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Brazil's Living Museum

Race, Reform, and Tradition in Bahia

Anadelia A. Romo

Publication Year: 2010

Romo examines ideas of race in key cultural and public arenas through a close analysis of medical science, the arts, education, and the social sciences. As she argues, although Bahian racial thought came to embrace elements of Afro-Brazilian culture, the presentation of Bahia as a living museum threatened by social change portrayed Afro-Bahian culture and modernity as necessarily at odds. Romo's finely tuned account complicates our understanding of Brazilian racial ideology and enriches our knowledge of the constructions of race across Latin America and the larger African diaspora. Brazil's northeastern state of Bahia has built its economy around attracting international tourists to what is billed as the locus of Afro-Brazilian culture and the epicenter of Brazilian racial harmony. Chronicling the period from the abolition of slavery in 1888 to the start of Brazil's military regime in 1964, Romo uncovers how the state's nonwhite majority moved from being a source of embarrassment to being a critical component of Bahia's identity.

Published by: The University of North Carolina Press


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Title Page, Copyright, Dedication

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Acknowledgments [Includes Image Plate]

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pp. ix-xi

After many years of work on this manuscript, it is a pleasure to finally be able to acknowledge, in print, the many colleagues and friends who have helped along the way. For their valuable comments and careful readings, I thank many generous souls, including Patrick Barr-Melej, Dain Borges, John Coatsworth, João José Reis, Julia Rodriguez, and John Womack. Carrie ...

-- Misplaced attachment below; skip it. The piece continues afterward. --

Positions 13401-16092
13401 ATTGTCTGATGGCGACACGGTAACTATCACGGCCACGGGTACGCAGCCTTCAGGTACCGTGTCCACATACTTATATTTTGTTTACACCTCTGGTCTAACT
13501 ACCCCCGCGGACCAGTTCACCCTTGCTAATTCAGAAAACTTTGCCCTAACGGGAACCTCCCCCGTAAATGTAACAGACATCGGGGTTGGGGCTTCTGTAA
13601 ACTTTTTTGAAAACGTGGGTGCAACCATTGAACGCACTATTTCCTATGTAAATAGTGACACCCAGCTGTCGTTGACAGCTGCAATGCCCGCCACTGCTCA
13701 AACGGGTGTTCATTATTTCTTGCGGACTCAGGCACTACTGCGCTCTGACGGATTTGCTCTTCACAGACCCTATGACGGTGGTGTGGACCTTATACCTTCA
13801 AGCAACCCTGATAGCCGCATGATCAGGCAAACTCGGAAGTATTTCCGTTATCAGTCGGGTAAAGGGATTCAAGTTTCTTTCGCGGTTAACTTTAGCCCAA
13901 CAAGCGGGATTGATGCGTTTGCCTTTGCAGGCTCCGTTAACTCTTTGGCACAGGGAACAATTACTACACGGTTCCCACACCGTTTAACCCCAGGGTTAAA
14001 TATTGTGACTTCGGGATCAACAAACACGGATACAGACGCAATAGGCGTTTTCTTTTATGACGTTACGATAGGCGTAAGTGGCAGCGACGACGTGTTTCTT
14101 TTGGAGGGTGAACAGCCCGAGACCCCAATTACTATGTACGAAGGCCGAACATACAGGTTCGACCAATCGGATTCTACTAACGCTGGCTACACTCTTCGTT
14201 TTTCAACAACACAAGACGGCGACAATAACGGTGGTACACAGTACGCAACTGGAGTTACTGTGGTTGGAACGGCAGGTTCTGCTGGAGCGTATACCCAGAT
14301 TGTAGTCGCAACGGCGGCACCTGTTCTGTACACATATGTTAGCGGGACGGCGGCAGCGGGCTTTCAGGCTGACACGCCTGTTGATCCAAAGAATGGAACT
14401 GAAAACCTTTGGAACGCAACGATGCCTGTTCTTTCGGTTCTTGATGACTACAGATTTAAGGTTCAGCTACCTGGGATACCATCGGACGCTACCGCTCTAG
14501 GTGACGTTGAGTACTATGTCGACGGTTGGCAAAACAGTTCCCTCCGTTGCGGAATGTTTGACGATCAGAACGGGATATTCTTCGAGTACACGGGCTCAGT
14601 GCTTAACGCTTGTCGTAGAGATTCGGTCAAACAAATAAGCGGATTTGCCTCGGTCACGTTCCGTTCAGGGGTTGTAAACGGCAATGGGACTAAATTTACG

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Introduction. Between Africa and Athens: Bahia’s Search for Identity

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pp. 1-12

The northeastern state of Bahia occupies a critical position in Brazil’s imagination and in its history. Alternately romanticized and denigrated, it has served both as a cradle of Brazilian national identity and as an embarrassing symbol of Brazil’s backwardness. More recently, Bahia has played a central role in representing Brazil’s African roots, both for Brazilians and for the ...

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1 Finding a Cure for Bahia

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pp. 13-46

Bahia’s public health reformers never convinced Catholic authorities to take action against the malicious germs lurking in their sanctuaries, but goals of disinfected and hygienic churches remained symbolic of their modernizing, reformist vision for society as a whole. With the final abolition of slavery in 1888 and the advent of a new federal republic the following year, Bahian society ...

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2 Contests of Culture

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pp. 47-85